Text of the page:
Meta (FACEBOOK, INC.) | Report on Lobbying Expenditures Disclosure at Meta (FACEBOOK, INC.)

AGM date
Previous AGM date
Resolution details
Company ticker
Resolution ask
Report on or disclose
ESG theme
  • Governance
ESG sub-theme
  • Lobbying / political engagement
Type of vote
Shareholder proposal
Filer type
Company sector
Company HQ country
United States
Resolved clause
RESOLVED, shareholders request the preparation of a report, updated annually, disclosing:
1. Company policy and procedures governing lobbying, both direct and indirect, and grassroots lobbying communications.
2. Payments by Meta used for (a) direct or indirect lobbying or (b) grassroots lobbying communications, in each case including the amount of the payment and the recipient.
3. Description of management’s and the Board’s decision-making process and oversight for making payments described in sections 2 above.
For purposes of this proposal, a “grassroots lobbying communication” is a communication directed to the general public that (a) refers to specific legislation or regulation, (b) reflects a view on the legislation or regulation and (c) encourages the recipient of the communication to take action with respect to the legislation or regulation. “Indirect lobbying” is lobbying engaged in by a trade association or other organization of which Meta is a member.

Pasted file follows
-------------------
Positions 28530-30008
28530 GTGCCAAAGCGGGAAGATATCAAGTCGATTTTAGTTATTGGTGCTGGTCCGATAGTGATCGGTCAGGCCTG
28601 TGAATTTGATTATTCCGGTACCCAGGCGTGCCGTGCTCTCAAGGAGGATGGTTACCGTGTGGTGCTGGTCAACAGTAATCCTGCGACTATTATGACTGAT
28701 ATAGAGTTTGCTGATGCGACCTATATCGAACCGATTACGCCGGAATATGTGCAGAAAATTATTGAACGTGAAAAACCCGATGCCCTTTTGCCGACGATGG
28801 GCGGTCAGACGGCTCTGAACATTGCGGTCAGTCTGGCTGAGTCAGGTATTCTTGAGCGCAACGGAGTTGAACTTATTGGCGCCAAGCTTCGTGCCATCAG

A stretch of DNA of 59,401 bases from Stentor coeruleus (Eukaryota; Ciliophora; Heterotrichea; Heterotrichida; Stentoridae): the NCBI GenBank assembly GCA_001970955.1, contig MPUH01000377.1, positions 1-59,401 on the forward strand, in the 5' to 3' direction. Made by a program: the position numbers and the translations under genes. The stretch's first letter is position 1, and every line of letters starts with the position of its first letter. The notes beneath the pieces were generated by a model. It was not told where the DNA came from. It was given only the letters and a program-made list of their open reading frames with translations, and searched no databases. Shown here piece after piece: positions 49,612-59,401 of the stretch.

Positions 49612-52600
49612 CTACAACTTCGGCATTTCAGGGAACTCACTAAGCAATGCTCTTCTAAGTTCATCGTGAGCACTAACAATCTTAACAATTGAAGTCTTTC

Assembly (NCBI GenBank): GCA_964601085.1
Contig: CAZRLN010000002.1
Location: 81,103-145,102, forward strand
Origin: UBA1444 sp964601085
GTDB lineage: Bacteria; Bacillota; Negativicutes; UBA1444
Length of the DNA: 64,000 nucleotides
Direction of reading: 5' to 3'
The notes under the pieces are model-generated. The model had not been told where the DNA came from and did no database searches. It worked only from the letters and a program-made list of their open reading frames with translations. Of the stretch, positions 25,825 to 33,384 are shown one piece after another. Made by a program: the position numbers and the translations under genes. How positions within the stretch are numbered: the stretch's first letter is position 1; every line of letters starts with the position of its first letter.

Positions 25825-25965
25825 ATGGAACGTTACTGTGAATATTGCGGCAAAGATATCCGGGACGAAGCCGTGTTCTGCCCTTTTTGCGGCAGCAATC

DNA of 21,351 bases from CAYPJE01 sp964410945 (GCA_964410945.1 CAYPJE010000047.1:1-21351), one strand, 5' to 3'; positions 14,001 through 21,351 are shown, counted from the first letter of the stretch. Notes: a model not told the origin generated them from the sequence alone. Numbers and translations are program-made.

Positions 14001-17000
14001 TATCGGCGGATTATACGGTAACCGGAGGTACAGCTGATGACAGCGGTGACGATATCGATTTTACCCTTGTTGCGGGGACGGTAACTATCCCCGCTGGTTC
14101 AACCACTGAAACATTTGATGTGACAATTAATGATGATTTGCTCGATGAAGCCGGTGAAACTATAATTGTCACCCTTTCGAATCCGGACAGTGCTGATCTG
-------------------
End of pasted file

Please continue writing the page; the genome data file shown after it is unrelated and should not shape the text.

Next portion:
Both “direct and indirect lobbying” and “grassroots lobbying communications” include efforts at the local, state and federal levels.
The report shall be presented to the Audit Committee and posted on Meta’s website
Supporting statement
Full disclosure of Meta’s lobbying activities and expenditures is needed to assess whether its lobbying is consistent with Meta’s expressed goals and shareholders’ best interests. In aggregate, Meta spent $127,622,000 from 2014 – 2022 on domestic federal lobbying. Meta also lobbies abroad, spending between €8,000,000 – 8,999,999 on lobbying in Europe for 2022.
Yet, Meta does not itemize how its lobbying payments are distributed to the 178 trade associations, social welfare groups (SWGs) and nonprofits listed on its website. This includes SWGs that lobby like the American Edge Project1 and National Taxpayers Union,2 and controversial nonprofits like the Competitive Enterprise Institute (CEI),3 Federalist Society,4 and State Policy Network. Industry peers such as Microsoft, Cisco and PayPal all disclose payment amounts used for lobbying.
Meta’s lack of disclosure presents reputational risk when it hides payments to dark money SWGs or contradicts company public positions. Meta has drawn attention for funding “dark money groups” to oppose antitrust regulation.5 Some EU lawmakers have called for a ban on Meta engaging with EU institutions due to “shady lobbying.”6 Meta supports privacy in public statements but lobbied to weaken privacy rules in the states.7 Meta’s lobbying has attracted heightened scrutiny and criticism in the wake of leaked internal documents indicating that the company has misled Congress, the public and securities regulators about risks to users, particularly youth.8 Meta has a Net Zero goal to address climate change, but continues to support CEI which is described as a “climate denialist think tank.”9
We urge Meta to expand its disclosure of its lobbying and public policy advocacy.
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